We saved our money and packed into the coastal minibus instead. Along with the local Turkish passengers, we were joined by a young Italian with dreadlocks, and his friends.
After a ride of an hour and half, we were met at the Çıralı junction by Alp Giritli, a bearded man who drove us in an old Ford the remaining seven kilometers to the pension. We had tea with him and Zeynep, then gathered our swimming things and continued down the road on foot; it was two more kilometers to the sea.
My favorite place in the world has been Sedan, a locality in West Virginia given its name by German immigrants after the defeat of France by Prussia at the Battle of Sedan in 1870. I am amazed to find that there is actually a Wikipedia article on Sedan, telling the origin of its name, since Sedan now, as I see it, has a permanent population of six. Sedan is important to me simply because one of the houses there was acquired by my uncle in my early childhood, and I have spent many weeks there hiking in the mountains, swimming in the river, or just sitting around, with others or by myself, looking at nothing but grass and trees and blue sky.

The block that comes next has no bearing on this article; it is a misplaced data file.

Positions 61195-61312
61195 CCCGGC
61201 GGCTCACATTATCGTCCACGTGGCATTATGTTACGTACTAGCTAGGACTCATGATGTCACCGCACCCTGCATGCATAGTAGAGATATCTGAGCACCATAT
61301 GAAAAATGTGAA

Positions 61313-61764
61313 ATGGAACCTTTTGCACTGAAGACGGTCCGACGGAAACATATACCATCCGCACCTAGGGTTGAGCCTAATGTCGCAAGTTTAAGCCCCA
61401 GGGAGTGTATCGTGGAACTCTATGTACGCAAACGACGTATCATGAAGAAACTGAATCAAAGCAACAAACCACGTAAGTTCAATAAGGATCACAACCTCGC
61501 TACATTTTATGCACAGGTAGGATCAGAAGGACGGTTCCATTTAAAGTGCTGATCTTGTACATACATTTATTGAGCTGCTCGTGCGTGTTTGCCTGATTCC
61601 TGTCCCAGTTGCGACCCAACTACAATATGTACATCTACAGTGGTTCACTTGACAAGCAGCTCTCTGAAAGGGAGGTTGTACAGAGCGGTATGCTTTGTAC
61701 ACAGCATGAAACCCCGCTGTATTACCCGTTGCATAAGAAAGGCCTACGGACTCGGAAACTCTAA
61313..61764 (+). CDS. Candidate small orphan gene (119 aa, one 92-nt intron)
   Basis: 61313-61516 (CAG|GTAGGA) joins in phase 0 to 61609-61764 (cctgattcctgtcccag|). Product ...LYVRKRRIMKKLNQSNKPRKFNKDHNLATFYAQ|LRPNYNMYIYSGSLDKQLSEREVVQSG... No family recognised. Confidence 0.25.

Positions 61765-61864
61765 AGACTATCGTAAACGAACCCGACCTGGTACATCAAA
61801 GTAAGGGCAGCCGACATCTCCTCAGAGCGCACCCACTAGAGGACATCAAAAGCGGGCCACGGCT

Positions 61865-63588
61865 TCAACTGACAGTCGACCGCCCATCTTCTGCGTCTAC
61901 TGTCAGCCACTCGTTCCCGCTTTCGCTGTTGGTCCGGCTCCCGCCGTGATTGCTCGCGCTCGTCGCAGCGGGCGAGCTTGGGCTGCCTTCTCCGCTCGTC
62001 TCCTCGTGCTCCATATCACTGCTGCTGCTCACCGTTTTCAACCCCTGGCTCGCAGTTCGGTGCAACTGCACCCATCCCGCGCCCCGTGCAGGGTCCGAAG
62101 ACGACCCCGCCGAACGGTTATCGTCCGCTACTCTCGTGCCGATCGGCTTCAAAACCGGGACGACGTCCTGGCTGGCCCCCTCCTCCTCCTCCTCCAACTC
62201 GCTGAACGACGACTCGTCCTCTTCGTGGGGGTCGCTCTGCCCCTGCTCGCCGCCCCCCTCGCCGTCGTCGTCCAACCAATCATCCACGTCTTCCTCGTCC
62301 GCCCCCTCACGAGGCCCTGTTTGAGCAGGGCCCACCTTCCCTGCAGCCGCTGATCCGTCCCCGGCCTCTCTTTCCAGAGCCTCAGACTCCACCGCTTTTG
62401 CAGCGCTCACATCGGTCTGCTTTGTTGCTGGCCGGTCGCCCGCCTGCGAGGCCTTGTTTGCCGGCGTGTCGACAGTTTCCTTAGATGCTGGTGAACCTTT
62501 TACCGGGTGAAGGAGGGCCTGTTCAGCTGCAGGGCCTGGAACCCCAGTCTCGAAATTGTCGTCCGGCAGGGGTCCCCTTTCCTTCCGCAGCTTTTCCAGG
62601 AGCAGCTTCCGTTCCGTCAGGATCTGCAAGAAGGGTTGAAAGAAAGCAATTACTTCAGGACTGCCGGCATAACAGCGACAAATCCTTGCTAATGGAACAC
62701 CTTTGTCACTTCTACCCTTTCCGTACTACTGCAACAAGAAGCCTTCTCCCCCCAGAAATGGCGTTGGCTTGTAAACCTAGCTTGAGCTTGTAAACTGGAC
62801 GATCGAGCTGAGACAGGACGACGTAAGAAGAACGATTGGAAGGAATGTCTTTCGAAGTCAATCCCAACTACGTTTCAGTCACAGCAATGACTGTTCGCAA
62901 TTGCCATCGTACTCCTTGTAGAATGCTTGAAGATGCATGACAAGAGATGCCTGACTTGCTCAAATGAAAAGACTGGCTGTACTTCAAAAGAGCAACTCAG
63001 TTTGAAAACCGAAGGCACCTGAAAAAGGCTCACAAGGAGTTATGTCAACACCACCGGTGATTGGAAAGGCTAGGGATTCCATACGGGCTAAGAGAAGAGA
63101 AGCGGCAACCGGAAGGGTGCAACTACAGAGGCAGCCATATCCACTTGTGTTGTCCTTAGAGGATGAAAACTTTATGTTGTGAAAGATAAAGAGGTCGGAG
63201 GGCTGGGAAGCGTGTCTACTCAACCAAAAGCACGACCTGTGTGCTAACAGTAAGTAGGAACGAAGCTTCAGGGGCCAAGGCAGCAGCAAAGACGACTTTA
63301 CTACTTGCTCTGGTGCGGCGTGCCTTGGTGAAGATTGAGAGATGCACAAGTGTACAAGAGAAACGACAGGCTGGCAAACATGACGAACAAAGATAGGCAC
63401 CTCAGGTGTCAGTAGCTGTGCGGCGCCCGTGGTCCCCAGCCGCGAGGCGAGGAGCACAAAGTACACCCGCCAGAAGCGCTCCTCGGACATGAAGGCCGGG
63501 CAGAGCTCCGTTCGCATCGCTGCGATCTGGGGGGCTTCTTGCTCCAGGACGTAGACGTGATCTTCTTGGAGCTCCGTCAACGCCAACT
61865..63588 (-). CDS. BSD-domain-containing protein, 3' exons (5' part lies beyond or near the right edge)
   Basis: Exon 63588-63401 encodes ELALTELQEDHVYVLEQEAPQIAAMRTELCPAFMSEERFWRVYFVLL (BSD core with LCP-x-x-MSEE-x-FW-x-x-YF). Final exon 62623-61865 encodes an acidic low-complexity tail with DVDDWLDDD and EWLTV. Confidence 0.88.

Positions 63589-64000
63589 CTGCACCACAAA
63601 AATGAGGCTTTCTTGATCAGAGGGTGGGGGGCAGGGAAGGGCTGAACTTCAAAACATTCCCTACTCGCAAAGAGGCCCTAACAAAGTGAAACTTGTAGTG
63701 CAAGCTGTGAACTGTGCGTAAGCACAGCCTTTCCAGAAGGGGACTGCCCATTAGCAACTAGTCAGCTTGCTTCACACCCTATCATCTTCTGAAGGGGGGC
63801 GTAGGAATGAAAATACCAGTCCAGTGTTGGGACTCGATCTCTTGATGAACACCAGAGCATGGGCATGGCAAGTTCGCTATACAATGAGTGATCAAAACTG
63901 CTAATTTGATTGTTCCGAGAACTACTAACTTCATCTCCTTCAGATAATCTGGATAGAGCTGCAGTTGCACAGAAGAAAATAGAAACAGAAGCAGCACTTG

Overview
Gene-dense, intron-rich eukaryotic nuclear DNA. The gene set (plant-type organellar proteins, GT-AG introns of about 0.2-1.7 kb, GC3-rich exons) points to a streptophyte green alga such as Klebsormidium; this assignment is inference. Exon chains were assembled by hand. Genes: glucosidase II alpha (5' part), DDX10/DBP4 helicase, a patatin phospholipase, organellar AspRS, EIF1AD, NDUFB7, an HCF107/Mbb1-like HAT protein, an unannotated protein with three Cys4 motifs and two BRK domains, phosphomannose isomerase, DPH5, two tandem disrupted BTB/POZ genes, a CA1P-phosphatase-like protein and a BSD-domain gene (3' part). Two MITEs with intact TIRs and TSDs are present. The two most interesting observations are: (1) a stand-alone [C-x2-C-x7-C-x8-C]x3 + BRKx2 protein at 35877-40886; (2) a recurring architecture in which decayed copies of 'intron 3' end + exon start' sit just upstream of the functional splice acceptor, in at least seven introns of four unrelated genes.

Coming to Giritli Pension was like coming to Sedan. The mountains are a different shape. The trees are different varieties. But green is green.
One reaches Giritli Pension by a footbridge across a stream lined with plane trees. One of those trees has diameter equal to my height. The stream flows towards the sea through a narrow valley; but the valley widens enough to host a stand of great pine trees, beneath which Giritli Pension sits.